Hillstrom’s Pricing: A Practical Guide to Understanding and Optimizing Customer Behavior via Prices

by Kevin Hillstrom

This fascinating booklet is about how the mix of price levels a retailer offers in its selection of merchandise affects customer behavior. In his 30-year career in retail, Kevin Hillstrom worked for Nordstrom, Eddie Bauer, and Land’s End as well as 225 clients in his consulting practice.

The author examines sales data by price range, merchandise category, channel, and customer life cycle (new customers vs. repeat customers) over a span of five years. Most pages include a spreadsheet or graph showing data from a hypothetical company with declining sales, along with commentary on how the author analyzes the numbers to figure out what’s going on. The target audience for the booklet appears to be catalog and ecommerce retailers.

“I frequently talk about merchandise productivity, about the importance of thoroughly understanding if merchandise is the cause of the business struggles. This booklet takes us a step further, analyzing the leading cause of merchandise productivity issues that I’ve identified over the past two years. It is common to see modest merchandise productivity declines caused by changes in pricing strategy, especially among new items (which are introduced at price points that are simply too high).”

Retailers frequently offer deep discounts plus free shipping. This may be because their merchandise was not priced properly to begin with.

“In theory, a healthy brand has no reason to discount / mark down items, especially good-selling items. This analysis becomes a proxy for business health. You should be able to see the moment when Management ‘panicked’ when depicting the relationship graphically.”

“Merchants notice that sales totals are not meeting expectations, then ask Marketing to promote deeper discounts/promotions across the board. Deeper discounts fuel a feedback loop, as existing items become even cheaper. They dynamic causes fewer new items to become winning/existing items, which means next year existing items will perform less well.”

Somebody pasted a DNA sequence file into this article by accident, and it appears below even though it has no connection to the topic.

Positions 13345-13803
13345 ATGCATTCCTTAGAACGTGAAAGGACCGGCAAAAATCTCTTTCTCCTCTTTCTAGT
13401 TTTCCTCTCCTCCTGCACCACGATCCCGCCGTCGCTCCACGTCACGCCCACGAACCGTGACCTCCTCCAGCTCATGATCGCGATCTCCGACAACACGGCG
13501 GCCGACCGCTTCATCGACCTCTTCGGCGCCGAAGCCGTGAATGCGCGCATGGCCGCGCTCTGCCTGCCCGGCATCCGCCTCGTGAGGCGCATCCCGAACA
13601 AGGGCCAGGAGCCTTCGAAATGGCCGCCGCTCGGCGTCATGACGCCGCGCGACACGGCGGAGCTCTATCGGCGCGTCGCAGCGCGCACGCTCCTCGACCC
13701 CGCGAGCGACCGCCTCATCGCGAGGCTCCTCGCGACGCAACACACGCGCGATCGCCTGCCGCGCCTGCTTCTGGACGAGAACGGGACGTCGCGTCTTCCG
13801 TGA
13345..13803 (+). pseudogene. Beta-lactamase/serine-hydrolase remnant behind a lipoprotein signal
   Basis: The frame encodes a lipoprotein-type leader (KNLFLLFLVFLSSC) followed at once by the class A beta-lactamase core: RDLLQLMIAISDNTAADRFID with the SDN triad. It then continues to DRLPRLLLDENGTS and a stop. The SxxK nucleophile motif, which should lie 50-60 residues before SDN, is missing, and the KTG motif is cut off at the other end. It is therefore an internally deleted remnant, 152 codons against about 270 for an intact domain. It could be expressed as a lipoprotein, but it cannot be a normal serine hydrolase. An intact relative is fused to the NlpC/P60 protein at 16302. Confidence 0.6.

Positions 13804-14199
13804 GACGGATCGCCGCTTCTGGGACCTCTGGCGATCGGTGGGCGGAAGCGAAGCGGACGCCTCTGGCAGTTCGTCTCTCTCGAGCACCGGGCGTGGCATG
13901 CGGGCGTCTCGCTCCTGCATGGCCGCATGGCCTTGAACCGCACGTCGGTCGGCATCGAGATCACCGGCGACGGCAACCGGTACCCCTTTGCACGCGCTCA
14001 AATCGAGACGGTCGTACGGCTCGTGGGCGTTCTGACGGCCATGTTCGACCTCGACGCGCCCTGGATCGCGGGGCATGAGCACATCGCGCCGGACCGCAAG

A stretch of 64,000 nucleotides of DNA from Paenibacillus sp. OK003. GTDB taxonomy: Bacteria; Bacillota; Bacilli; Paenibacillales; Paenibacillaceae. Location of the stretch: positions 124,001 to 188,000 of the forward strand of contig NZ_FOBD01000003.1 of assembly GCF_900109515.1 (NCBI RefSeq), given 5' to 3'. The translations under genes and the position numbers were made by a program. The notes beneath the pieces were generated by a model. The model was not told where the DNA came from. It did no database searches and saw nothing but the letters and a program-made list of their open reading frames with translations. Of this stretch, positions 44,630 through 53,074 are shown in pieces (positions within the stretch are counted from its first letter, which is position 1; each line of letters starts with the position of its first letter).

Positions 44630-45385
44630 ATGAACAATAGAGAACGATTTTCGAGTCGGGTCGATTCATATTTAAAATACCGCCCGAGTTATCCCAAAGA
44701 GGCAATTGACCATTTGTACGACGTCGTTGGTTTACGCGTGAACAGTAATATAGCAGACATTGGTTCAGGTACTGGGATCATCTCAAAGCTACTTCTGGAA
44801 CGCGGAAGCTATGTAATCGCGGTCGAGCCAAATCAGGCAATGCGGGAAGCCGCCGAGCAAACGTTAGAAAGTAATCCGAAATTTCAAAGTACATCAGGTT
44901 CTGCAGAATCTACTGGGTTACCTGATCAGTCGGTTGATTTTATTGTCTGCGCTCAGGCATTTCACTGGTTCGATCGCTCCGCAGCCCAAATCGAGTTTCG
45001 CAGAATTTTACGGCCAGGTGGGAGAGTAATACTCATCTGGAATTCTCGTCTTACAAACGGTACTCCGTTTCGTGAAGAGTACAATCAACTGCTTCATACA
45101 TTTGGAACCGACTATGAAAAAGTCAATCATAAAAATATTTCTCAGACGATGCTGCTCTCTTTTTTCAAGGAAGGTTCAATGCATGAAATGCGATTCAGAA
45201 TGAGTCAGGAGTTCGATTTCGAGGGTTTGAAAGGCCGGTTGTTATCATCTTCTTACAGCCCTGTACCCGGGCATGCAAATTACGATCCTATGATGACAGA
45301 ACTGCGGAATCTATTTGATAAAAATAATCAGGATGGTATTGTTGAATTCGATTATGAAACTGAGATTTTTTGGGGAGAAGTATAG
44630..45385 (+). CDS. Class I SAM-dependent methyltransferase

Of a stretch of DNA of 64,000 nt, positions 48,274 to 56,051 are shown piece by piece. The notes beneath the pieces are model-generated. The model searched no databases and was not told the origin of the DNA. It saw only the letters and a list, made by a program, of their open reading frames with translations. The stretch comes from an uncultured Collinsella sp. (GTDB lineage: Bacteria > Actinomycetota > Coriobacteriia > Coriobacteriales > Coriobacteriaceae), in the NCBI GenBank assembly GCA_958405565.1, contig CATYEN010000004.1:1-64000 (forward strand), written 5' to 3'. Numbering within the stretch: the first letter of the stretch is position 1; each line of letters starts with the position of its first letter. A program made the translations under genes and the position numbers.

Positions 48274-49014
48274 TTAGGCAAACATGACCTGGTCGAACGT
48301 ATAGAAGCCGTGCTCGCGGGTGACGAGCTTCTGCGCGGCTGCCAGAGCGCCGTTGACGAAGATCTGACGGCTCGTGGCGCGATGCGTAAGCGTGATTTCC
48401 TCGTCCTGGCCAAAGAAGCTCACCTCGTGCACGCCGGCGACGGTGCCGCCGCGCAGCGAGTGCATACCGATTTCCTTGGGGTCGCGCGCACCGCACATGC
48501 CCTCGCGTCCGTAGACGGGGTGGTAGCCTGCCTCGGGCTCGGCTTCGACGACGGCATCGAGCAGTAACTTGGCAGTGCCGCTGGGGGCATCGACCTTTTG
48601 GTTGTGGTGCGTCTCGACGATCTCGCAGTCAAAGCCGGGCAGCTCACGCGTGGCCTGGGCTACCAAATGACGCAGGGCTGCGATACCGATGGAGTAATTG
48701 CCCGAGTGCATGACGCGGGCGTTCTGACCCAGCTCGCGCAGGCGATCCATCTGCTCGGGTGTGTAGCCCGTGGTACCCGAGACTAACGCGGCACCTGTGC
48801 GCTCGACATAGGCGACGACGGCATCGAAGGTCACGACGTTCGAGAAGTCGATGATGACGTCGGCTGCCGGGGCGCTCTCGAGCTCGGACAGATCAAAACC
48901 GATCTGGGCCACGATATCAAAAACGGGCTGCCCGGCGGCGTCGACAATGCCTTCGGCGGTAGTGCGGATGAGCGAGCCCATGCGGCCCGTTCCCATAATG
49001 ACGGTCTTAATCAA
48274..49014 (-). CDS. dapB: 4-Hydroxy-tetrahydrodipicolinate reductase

The mix of price points is important. From the data of the hypothetical company, Hillstrom broke down sales by price range and concluded the company’s customers who buy cheaper items spend more in total. “By killing off cheap items and moving into expensive items, the brand hurts/reduces customer loyalty.”

“I’ve learned that customers have a ‘sweet spot’… a price point band where they prefer to spend their money. If you alter your assortment into other price points and away from the ‘sweet spot’ you risk damaging downstream customer behavior.”

The author also looks at the different dynamics by sales channel.

“If the customer is ordering from a catalog, the customer is buying what the brand is telling the customer to buy, whereas online the customer is choosing what the customer wants to buy.”

“In my project work, there are two consistent trends. First catalogs tend to push customers toward higher price points in an effort to maximize gross margin dollars. Second, email marketing tends to push customers toward lower price points in an effort to maximize open rates and click through rates.”

“In some of my project work social media pushes customers toward popular items. If your winners are clustered in a price point [band] social media will amplify sales in that price point band.”

“Make sure you analyze price points across marketing channels and look for multi-year trends. You are likely to learn that your marketing efforts bias what the customer purchases. In some cases, this results in a bad trend, especially if Management is trying to move the brand in one direction (higher price points) and the customer is focusing on email marketing (lower price points).”

Strong sales can mask underlying problems.  “There are a lot of moving parts in a business. Many of my clients outrun horrible merchandise productivity by acquiring new customers at high rates… which is clearly a good tactic if it is affordable.”

Hillstrom also makes an important point about metrics. “If there’s one failure of digital measurement, it is this… digital analytics is blind to merchandising failures.”

It is worth noting that Hillstrom has a degree in statistics. One would need some proficiency in data analysis in order to reconstruct the spreadsheets in this book.


Hillstrom, Kevin. Hillstrom’s Pricing: A Practical Guide to Understanding and Optimizing Customer Behavior via Prices. Phoenix, Arizona: s.p., 2019. Buy from Amazon.com


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